Here are the graphs:
What's pretty obvious is that 16/44 poses no challenge for any of the devices really. We see that comparatively the old Squeezebox Touch has higher noise in the low frequencies; especially more 60Hz hum than the others. However, the HiFiBerry DAC+ Pro as I had shown before has a bit more IMD+N.
Notice that the touchscreen interface made no substantial difference to the measurements compared to the Pi 3 + HiFiBerry without touchscreen and the Jivelite GUI interface running.
16/44 (USB digital out to TEAC UD-501 DAC):
Likewise here are the measurements for USB digital output from the "Pi Touch" to the TEAC UD-501 DAC:
As you can see when you communicate with the digital USB asynchronous interface, what you end up with is "bitperfect" transmission and timing parameters inherent to the DAC itself... Clearly evident in the graphs:
Not only is 16/44 no big deal these days, but when using the same DAC, the graphs are essentially exact overlays of each other.
24/96 (Analogue output from HiFiBerry DAC+ Pro):
Here we go into the hi-res territory of 24/96...
Notice that in this series of tests, I wanted to see if the screen brightness made any difference to the measurements. With a 24-bit signal, we want to make sure no extra noise is affecting the output.
The 25% and 100% designations indicate just how bright I made the screen in the settings using Jivelite. Audiophile "common sense" might suggest that the higher the brightness, the more "noise" there should be, especially when measuring the analogue output from the HiFiBerry DAC+ Pro HAT board situated behind both the Pi 3 motherboard and the LCD touch screen of set brightness.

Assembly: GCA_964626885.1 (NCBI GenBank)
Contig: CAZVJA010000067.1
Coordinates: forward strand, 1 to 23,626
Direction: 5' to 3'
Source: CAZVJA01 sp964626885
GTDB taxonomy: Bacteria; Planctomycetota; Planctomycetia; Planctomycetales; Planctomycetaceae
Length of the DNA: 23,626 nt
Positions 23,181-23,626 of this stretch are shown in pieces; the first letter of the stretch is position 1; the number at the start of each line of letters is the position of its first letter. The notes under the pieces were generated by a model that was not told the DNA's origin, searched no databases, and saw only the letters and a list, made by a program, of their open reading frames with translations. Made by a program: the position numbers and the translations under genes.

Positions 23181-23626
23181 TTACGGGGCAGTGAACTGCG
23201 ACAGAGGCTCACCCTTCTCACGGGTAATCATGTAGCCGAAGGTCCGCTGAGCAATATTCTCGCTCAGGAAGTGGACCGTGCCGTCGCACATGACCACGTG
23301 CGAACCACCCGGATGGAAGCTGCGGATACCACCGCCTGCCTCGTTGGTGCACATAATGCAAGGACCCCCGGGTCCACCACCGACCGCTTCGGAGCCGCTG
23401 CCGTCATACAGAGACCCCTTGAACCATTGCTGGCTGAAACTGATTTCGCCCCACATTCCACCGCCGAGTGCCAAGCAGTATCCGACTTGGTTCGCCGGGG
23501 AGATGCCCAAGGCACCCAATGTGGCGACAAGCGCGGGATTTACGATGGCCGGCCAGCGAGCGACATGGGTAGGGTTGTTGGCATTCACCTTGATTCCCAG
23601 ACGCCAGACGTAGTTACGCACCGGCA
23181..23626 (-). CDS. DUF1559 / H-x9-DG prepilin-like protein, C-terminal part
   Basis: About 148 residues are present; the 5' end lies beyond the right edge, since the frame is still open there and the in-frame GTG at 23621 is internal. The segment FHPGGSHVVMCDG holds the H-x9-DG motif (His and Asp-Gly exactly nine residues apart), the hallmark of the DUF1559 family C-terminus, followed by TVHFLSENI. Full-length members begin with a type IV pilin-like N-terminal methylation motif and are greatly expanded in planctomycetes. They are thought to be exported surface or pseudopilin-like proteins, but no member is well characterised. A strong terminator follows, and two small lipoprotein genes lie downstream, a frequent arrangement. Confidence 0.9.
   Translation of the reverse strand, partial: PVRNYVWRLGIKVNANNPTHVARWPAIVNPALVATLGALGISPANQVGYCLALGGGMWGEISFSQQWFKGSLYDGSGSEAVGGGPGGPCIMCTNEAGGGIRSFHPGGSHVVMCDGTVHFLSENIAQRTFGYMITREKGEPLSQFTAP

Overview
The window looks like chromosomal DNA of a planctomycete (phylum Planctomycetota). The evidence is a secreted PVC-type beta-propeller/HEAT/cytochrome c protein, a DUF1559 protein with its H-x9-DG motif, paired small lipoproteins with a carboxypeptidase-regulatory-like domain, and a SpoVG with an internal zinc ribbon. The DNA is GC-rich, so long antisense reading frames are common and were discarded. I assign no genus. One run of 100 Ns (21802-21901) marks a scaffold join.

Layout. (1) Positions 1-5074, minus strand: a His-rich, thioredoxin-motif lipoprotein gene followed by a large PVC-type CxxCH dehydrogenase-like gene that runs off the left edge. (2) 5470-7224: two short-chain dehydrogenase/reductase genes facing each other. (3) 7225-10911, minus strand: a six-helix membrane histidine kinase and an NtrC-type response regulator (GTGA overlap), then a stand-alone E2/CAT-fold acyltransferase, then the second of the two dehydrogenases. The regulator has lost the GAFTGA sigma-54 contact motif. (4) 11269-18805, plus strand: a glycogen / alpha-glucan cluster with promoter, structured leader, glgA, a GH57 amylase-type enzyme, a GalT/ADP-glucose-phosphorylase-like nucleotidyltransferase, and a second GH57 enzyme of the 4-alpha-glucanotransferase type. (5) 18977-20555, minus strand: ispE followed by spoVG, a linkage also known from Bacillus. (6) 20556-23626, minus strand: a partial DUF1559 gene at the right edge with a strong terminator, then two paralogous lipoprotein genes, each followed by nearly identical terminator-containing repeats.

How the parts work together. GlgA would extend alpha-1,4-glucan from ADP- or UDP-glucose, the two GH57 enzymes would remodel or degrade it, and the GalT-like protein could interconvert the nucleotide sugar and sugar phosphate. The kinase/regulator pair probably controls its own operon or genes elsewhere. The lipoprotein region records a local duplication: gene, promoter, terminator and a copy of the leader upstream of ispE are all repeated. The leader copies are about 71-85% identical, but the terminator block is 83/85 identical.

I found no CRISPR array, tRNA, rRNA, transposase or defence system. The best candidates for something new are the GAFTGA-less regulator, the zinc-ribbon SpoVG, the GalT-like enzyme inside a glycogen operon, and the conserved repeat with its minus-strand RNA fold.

Well, numerically we see no evidence that there's much if any noise difference between 25% and 100% screen brightness; only 0.2dB difference in the noise level and if you compared with the old "Pi3 - HiFiBerry DAC+ Pro" results without the touchscreen (which was measured months ago), there's barely any difference to report.
Here are the graphs again:
Notice the frequency response graph is zoomed in to show the variation between devices in the high frequency roll-off. Very little difference down <1kHz.
24/96 (USB digital out to TEAC UD-501 DAC):
As for the digital USB output between the devices:
Again, we see just how robust the asynchronous USB interface is! There's just no measurable difference between the devices feeding the TEAC UD-501 whether it's the "Pi Touch" with screen brightness at 25% or 100%, the old Squeezebox/Logitech Touch with EDO plugin/kernel, or the Microsoft Surface 3 feeding the TEAC UD-501 with ASIO.
24/192 (Analogue output from HiFiBerry DAC+ Pro):
Finally, let's just have a look at the 24/192 test. As usual, RightMark messes up some of the graphs but I can at least show the frequency response and noise floor measurements.
First up is the analogue output with the HiFiBerry DAC+ Pro compared to others. Note that there is no Squeezebox Touch in this series because the internal DAC maxes out at 24/96:
Again, I have comparisons of the touchscreen at 25% and 100% brightness, then there's just the Pi3-HiFiBerry combo without the touchscreen/Jivelite, finally on the right is the Surface computer feeding the TEAC DAC via USB.
No significant difference between 25% and 100% brightness. In particular I don't see any unusual noise issue. In fact the TEAC shows a couple of noise spikes around 120 and 180Hz in the noise floor not found with the HiFiBerry DAC+ Pro output.
24/192 (USB digital out to TEAC UD-501 DAC):